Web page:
As shown, PS 202 can include a core complex 206. Core complex 206 can include cores 208 and 210, DSP units 212 and 214, an interrupt request unit (IRQ) 216, and a snoop control unit (SCU) 218. Each of cores 208 and 210 can include a level 1 (L1) cache (not shown) embedded therein. While any of a variety of different types of processor cores and/or DSP units can be used, in an embodiment disclosed herein, cores 208 and 210 can be implemented as ARM Cortex™-A9 type of processor cores with each having a 32 KB instruction cache and a 32 KB data cache. DSP units 212 and 214 can be implemented in the form of NEON™ media and/or floating point processing engines. Each DSP unit 212 and 214 can provide 128-bit vector-based DSP functions. Both the ARM Cortex™-A9 processor cores and the NEON™ media and/or floating point processing engines are available from ARM Holdings of Cambridge, UK (ARM).

Within PS 202, core complex 206 is coupled to a level 2 (L2) cache 220 and an on-chip memory (OCM) 222. L2 cache 220 can be implemented as a 256 KB memory. OCM 222 also can be implemented as a 256 KB memory. Cores 208 and 210 and DSP units 212 and 214 can directly access L2 cache 220 and OCM 222. In general, OCM 222 provides local memory that is available to PS 202 and/or to programmable fabric 204, e.g., circuits implemented within programmable fabric 204. By comparison, L2 cache 220, which is also a memory, functions as a cache for PS 202. Accordingly, L2 cache 220 can store small blocks or portions of data, e.g., 256 bits, which are effectively copies of data bits stored in RAM, e.g., execution memory for PS 202 located off-chip. If, for example, a read request is issued for data stored in L2 cache 220, the data is read from L2 cache 220 as opposed to being retrieved from the RAM.

PS 202 further can include a reset unit 224, a clock unit 226, and a memory controller 228. Reset unit 224 can receive one or more signals originating from a source external to IC 200, e.g., signal 230. Signal 230 can instruct reset unit 224 to reset PS 206 and/or one or more or all of the components within PS 202. Clock unit 226 also can receive one or more reference signals, e.g., signal 232, from a source external to IC 200. Clock unit 226, for example, can be implemented as, or include, phase-lock loop circuitry capable of synchronizing to received signal 232. Clock unit 226 can generate one or more clocking signals of one or more different frequencies that can be distributed throughout PS 202 (not shown). Further, clock module 226 can generate one or more clock signals of one or more different frequencies that can be distributed to programmable fabric 204 for use by circuits implemented therein.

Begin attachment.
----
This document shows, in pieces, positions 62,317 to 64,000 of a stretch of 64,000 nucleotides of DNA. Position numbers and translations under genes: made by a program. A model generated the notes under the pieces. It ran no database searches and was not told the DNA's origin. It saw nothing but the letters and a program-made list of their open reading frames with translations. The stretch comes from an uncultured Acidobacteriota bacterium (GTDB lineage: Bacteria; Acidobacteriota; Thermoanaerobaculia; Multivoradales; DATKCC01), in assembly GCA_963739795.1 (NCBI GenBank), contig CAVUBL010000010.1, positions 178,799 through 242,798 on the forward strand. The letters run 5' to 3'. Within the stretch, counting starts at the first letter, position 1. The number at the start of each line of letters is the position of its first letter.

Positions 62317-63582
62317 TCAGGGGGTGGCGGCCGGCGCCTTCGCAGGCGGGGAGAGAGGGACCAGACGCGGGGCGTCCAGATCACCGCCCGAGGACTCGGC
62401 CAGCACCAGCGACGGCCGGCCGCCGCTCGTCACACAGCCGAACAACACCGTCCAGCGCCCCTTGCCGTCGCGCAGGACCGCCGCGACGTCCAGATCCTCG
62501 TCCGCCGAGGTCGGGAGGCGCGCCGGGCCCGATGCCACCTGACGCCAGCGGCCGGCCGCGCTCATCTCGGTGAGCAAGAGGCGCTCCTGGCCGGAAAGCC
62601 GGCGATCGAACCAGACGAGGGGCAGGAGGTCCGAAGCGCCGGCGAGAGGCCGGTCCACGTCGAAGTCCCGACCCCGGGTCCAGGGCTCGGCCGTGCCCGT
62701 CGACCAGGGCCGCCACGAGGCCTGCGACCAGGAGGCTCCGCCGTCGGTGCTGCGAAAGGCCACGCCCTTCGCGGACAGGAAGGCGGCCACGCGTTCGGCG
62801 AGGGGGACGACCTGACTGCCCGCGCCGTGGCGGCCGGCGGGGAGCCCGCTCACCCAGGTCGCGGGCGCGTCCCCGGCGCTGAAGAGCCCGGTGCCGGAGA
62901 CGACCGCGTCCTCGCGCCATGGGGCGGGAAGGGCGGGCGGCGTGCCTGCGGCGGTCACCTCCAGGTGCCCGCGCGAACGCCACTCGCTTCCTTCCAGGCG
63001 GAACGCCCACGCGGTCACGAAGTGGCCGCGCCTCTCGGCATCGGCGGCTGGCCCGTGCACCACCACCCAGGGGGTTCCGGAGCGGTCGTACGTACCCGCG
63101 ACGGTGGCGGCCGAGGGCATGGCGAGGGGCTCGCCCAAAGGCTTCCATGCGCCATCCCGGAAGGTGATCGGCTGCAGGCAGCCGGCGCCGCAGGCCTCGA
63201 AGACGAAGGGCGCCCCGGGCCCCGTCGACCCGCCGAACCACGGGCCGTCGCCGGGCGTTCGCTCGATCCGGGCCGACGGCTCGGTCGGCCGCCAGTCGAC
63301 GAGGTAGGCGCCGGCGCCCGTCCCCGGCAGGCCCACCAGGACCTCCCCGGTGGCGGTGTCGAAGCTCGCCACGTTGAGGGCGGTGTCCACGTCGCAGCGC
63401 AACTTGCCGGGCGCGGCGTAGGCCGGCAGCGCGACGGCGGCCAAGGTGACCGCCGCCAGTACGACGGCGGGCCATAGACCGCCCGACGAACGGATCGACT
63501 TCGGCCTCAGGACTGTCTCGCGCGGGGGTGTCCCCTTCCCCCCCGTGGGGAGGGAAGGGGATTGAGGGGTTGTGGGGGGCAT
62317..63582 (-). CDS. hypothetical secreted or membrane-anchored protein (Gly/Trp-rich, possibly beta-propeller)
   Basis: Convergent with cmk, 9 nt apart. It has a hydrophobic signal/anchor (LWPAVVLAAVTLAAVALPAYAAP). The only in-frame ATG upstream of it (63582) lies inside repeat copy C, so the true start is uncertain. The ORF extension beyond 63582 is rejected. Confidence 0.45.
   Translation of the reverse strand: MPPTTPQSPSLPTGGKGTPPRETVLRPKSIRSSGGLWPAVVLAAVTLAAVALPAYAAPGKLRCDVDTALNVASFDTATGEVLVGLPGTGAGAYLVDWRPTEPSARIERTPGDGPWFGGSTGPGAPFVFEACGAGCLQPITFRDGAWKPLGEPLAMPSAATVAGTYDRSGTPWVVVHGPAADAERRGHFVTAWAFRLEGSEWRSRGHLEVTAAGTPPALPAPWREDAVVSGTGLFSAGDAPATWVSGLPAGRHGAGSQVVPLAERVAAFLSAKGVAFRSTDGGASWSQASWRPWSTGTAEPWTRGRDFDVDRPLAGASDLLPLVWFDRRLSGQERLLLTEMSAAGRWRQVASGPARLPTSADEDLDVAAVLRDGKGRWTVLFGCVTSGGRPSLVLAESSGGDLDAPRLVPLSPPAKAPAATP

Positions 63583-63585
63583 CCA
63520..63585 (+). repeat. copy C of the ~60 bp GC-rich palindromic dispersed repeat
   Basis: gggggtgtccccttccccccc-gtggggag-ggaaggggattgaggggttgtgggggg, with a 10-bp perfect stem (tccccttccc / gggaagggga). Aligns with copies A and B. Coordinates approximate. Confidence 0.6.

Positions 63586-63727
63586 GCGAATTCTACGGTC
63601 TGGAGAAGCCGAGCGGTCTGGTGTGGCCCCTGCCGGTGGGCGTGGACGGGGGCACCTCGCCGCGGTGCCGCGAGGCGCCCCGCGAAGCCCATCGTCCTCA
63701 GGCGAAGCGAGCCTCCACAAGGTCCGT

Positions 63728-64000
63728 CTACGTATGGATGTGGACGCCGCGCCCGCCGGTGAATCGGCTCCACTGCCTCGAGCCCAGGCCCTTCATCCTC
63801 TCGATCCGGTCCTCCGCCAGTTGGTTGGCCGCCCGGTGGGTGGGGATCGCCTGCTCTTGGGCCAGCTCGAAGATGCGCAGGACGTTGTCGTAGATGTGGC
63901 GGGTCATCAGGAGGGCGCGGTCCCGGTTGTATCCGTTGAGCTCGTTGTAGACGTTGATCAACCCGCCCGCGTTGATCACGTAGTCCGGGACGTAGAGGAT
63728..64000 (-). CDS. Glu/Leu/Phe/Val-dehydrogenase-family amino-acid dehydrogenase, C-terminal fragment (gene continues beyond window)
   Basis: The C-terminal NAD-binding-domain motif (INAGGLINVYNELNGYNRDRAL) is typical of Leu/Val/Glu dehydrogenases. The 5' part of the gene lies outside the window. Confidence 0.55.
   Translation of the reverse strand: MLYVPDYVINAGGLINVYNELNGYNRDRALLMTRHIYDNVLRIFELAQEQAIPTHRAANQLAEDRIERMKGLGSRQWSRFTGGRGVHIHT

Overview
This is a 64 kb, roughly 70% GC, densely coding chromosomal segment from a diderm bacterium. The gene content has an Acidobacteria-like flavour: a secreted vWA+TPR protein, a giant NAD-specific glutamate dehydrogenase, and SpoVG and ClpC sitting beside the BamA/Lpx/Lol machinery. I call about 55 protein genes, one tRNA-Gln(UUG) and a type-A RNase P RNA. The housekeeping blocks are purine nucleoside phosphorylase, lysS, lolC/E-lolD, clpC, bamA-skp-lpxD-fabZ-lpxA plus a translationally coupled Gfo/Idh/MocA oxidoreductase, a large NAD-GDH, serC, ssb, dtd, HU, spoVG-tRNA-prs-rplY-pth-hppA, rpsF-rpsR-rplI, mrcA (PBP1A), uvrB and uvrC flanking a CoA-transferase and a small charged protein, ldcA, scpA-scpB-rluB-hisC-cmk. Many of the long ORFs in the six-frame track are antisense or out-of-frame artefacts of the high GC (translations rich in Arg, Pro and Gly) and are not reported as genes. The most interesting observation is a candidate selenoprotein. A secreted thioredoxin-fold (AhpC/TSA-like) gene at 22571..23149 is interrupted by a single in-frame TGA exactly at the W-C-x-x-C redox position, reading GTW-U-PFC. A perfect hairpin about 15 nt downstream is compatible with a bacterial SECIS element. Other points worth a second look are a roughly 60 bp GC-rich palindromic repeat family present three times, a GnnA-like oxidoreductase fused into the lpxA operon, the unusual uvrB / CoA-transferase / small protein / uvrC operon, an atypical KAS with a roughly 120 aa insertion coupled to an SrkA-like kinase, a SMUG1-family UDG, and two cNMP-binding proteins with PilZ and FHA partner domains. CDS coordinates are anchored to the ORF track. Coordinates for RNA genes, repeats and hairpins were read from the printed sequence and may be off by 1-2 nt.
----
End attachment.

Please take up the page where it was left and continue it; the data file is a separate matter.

Memory controller 228 can be implemented to communicate with one or more different types of RAMs located external to IC 200, e.g., “off-chip.” For example, memory controller 228 can be implemented to communicate, e.g., read and/or write, various types of memory including, but not limited to, Dual Data Rate (DDR) 2, DDR3, Low Power (LP) DDR2 types of memory, whether 16-bit, 32-bit, 16-bit with ECC, etc. The list of different memory types with which memory controller 228 is able to communicate is provided for purposes of illustration only and is not intended as a limitation or to be exhaustive.

PS 202 includes a direct memory access (DMA) interface 234 that is coupled to a core switch 236 and to programmable fabric 204. PS 202 also includes a memory switch 238 that couples to one of interfaces 256, i.e., interface 256D, to be described within this specification in greater detail, OCM 222, and memory controller 228.

Core switch 236 can route signals among various components of PS 202 as shown. In an embodiment, core switch 236 can be coupled directly to an internal bus of PS 202 (not shown). In such an embodiment, each other component within PS 202 that connects with core switch 236 can be coupled to core switch 236 through the internal bus. For example, interfaces 240, 242, 246, and 248 each can couple to core switch 236 via the internal bus. The internal bus can be implemented as any of a variety of different buses such as, for example, an Advanced Peripheral Bus (APB).